It is nice to know that you are appreciated.
I forget how much thoughtful cards, purposeful comments, and “just because” gifts mean to the one receiving them. A few years ago, ESPN did a feature on Peyton Manning’s letters. Apparently he regularly sends out hand-written notes to fellow players and others in his life. Recipients of his letters took turns reading portions of them for the interviewer and their emotions were readily apparent. They were genuinely and deeply touched both by the contents of the letters as well as the thought and time that went in to writing them.
Two weeks ago I walked into our regularly scheduled “Birthdays and Anniversaries Breakfast.” Typically I’ll stick my head in to the overly-crowded room, say hi, then return to the sanctuary (I don’t usually eat breakfast before church – too many “pre-game jitters” I suppose). This particular Sunday, however, I stuck around a little longer because the family preparing the breakfast had made a delicious pumpkin dish and paired it with my favorite cider. As I was munching away, I was greeted with a basket full of cards and another filled with baked goods. I had forgotten that it was Pastor Appreciation Month.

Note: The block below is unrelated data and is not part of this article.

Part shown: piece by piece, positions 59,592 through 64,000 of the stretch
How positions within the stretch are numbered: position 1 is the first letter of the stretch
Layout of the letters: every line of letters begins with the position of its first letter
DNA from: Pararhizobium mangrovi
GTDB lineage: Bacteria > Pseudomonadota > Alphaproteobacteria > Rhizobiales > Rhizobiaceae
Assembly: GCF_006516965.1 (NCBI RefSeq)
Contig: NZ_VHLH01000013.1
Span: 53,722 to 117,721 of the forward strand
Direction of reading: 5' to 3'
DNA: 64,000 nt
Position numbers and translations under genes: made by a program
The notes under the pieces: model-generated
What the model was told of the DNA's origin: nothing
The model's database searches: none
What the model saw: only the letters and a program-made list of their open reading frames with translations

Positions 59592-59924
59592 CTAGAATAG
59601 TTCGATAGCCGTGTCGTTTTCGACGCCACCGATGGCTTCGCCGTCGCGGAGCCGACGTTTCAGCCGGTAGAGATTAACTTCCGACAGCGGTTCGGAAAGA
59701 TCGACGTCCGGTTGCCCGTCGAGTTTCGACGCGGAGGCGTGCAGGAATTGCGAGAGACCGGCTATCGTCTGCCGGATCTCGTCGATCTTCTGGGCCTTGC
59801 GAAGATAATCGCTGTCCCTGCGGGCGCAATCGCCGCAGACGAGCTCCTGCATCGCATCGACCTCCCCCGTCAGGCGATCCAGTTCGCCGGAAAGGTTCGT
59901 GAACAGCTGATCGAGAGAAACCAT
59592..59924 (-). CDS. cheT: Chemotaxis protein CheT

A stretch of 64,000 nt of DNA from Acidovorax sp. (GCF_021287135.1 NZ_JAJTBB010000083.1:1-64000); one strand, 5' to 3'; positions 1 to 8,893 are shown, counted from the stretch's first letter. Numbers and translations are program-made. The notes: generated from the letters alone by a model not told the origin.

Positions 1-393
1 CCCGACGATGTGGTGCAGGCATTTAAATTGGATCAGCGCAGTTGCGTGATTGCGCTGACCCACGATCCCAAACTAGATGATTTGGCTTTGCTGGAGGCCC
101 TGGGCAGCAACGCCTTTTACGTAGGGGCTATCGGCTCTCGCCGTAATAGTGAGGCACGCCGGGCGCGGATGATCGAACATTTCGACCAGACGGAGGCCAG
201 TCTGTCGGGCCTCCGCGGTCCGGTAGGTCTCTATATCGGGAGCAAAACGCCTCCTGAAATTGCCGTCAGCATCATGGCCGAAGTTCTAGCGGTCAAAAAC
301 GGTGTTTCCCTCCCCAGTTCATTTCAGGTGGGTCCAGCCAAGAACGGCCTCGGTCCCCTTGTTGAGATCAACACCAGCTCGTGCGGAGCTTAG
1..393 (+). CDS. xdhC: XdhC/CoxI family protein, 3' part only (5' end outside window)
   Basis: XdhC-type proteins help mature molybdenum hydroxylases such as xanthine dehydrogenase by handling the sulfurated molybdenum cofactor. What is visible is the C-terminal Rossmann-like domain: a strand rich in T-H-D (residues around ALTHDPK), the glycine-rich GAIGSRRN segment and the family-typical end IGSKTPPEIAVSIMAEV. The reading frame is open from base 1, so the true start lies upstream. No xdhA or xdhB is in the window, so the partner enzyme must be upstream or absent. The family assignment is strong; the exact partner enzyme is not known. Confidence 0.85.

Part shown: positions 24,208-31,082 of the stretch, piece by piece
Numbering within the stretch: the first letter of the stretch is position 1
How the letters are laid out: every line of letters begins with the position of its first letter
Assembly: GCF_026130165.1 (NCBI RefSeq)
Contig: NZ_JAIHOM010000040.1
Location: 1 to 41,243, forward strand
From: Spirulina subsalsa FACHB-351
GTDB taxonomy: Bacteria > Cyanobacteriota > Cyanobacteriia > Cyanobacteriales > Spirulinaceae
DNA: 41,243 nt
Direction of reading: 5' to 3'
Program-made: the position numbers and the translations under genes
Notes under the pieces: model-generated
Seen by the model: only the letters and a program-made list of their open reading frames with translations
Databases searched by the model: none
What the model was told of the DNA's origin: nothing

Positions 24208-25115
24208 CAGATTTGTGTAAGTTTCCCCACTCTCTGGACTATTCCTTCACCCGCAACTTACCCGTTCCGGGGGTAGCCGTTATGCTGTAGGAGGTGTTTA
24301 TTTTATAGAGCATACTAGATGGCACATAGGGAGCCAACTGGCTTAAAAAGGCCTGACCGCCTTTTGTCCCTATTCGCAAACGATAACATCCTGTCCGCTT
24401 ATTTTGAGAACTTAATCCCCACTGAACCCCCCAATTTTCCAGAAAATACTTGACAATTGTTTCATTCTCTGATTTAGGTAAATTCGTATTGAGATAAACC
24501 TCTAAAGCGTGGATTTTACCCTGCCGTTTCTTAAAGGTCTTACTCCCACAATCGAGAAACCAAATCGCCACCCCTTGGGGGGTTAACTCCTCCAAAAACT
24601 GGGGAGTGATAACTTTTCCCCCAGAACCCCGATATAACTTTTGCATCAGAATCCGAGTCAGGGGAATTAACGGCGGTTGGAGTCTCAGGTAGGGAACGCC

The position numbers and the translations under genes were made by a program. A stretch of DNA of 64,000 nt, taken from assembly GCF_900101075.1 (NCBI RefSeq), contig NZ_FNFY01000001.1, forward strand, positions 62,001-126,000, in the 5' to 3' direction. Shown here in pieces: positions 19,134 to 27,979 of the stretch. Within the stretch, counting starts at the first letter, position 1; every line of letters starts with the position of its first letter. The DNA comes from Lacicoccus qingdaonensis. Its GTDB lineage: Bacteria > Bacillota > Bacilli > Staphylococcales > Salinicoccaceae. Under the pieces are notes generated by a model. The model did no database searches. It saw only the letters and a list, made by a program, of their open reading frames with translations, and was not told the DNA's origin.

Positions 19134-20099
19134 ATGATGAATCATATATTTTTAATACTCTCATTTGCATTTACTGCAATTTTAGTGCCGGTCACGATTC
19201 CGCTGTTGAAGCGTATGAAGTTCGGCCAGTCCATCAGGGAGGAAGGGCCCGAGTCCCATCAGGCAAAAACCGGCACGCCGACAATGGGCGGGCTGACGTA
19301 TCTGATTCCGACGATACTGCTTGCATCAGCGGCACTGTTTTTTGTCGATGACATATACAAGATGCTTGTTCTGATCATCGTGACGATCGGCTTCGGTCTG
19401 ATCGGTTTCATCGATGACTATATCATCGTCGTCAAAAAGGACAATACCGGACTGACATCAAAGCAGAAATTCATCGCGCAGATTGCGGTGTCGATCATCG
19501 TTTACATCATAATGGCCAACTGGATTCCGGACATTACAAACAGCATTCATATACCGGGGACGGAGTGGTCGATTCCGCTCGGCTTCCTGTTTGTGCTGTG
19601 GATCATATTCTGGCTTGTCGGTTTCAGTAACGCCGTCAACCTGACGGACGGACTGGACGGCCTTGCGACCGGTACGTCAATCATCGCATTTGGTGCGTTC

It is nice to know I am appreciated.
The cards, comments, and gifts meant so much to me. The past few weeks have been a mixed bag of joys and sorrows. Their surprise came just when I needed it. Their love – and, by extension, God’s – is a fountain of encouragement for me. I am so blessed to serve here, especially for my first full-time appointment.
There are many instances when the Bible talks about encouragement, but this one from 1 Thessalonians 5 sticks out to me:
“Encourage one another and build each other up, just as in fact you are doing.”
The folks here at Otterbein UMC are encouraging and building me up. This week I am challenged to do the same. Perhaps you will be too?
Who can you write a hand-written letter to? Who has impacted your life and yet might not be aware of how they’ve shaped your life? In an age of texts, facebook messages, and emails, a hand-written note goes a long way. Set aside time today to write a note. Get out that pad of paper, sharpen that pencil or click that pen, peal out an envelope and stamp, and send out a letter of encouragement. Setting aside time for such an activity reminds me of the word “holy” – the setting apart of something/someone for God. Indeed, perhaps such letters of appreciation are works of holiness. Perhaps they are extensions of God.
Grace and peace my friends.